Corporative Governance and Traditional Affairs Minister Pravin Gordhan has called on citizens to pay for basic services that they receive from municipalities.
The Minister said nobody was above the law and that for municipalities to remain sustainable, all residents must pay their equitable share for receiving electricity or other services like water.
The Minister said this following a threat by the National Treasury to withhold the equitable share allocations to municipalities that owe Eskom and the National Water Board millions to billions of rands.
“We need to widen the payment culture in South Africa. We cannot have a situation where part of our communities are saying they are going to receive a public service they are going to consume public goods but they are not going to pay for either or all of it.
“We believe all South Africans must pay their fair share in relation to the service that they consume,” he said.
The Minister’s statement comes as residents, like those from Soweto, have reportedly refused to pay for the electricity that they receive.
The Minister said this was unacceptable.
As a result of residents defaulting on their payments or not paying for their services completely, municipalities in turn owe Eskom billions of rands.
Some 59 municipalities have been identified by the National Treasury as those that were under threat from having their equitable share withheld.
Parliament’s Select Committee on Appropriations has expressed its concern over the threat from National Treasury.
Minister Gordhan said all parties – his department, municipalities and Eskom would sit around one table to discuss solutions and map out a way forward.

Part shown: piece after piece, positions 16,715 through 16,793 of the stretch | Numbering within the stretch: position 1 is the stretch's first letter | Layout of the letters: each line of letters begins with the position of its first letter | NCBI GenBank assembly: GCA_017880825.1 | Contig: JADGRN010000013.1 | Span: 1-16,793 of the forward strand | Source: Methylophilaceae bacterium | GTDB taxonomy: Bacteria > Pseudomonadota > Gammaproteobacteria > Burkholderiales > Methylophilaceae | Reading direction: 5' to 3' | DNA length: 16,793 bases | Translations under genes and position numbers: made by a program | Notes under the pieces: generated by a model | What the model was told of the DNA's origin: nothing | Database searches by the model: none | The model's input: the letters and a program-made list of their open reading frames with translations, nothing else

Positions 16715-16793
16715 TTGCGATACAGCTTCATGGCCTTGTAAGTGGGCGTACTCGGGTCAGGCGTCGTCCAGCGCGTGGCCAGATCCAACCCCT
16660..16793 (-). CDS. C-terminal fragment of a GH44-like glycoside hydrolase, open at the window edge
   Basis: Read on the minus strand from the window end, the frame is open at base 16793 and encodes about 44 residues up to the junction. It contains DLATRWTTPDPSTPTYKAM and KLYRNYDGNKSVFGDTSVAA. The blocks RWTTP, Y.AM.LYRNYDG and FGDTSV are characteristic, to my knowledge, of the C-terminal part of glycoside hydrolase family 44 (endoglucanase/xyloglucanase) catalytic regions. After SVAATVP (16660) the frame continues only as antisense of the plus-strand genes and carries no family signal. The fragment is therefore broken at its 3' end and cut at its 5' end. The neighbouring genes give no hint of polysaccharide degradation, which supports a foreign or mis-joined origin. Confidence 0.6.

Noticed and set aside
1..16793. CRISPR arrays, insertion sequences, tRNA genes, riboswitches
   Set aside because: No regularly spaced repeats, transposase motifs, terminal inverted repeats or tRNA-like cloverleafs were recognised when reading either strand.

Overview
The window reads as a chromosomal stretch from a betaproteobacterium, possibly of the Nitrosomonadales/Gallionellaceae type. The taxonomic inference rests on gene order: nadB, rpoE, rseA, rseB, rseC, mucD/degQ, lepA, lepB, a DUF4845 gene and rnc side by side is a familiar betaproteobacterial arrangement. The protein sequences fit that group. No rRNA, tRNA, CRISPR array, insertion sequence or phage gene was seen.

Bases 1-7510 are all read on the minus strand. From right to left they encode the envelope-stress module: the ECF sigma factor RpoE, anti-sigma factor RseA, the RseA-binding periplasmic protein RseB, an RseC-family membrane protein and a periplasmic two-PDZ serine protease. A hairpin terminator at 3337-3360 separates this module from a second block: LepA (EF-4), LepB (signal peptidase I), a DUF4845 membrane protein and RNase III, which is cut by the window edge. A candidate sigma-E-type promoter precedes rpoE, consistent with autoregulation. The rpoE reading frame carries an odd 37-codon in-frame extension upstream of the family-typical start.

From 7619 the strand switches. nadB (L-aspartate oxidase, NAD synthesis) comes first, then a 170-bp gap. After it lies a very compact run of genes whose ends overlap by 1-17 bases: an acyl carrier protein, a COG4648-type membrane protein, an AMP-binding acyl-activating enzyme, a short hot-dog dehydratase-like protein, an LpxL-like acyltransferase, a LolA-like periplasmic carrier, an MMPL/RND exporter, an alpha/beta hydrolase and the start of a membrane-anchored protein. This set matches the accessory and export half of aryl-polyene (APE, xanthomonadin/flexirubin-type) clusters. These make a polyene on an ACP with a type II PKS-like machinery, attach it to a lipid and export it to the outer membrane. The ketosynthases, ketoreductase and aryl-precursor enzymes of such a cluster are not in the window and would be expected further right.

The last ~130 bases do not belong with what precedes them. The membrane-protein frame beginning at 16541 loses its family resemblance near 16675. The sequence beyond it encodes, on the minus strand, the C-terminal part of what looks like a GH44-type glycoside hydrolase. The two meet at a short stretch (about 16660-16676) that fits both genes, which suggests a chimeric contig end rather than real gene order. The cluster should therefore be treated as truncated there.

“The equitable share is currently being released.
“If we don’t get cooperation from citizens and the municipalities themselves, we won’t find ourselves in a sustainable situation.
“The important fact though is that municipalities should not be scape goats. Not all of Eskom’s problems are from municipalities… ”
The Minister said, meanwhile, that there was also a disturbing practice within municipal officials not paying for their services.
“We equally recognise that there has been some manipulations of indigent lists, meaning where indigent individuals are entitled to services in terms of government services, we find civil servants, business people, and politicians entering their names on the indigent lists which means that they then become exempt from payments of what they should be paying for.
“That kind of irresponsibility surely must be unacceptable,” he said.
Department to strengthen the monitoring of service delivery
Six months ago, President Jacob Zuma launched ‘Back to Basics’, a strategy where the Corporative Governance Department would focus on a number of issues – including listening to residents to get feedback on service delivery, getting refuse collected and potholes filled and including governance and financial management.
The Minister said as part of the strategy, municipalities now reported to his department on a bi-monthly basis on whether they were meeting their key performance indicators as per their delivery targets.
He said the reports are then being checked against physical inspections at municipalities to check whether potholes, for example, were repaired, against what is said in the reports.
The use of technology, where residents were asked to send in evidence of whether services were delivered using their mobile phones or other devices was also being implemented, the Minister said.
He said municipalities that were in a bad position as far as service delivery was concerned have started moving towards the category of those that were improving or better off ever since the strategy was implemented.
Source : SAnews.gov.za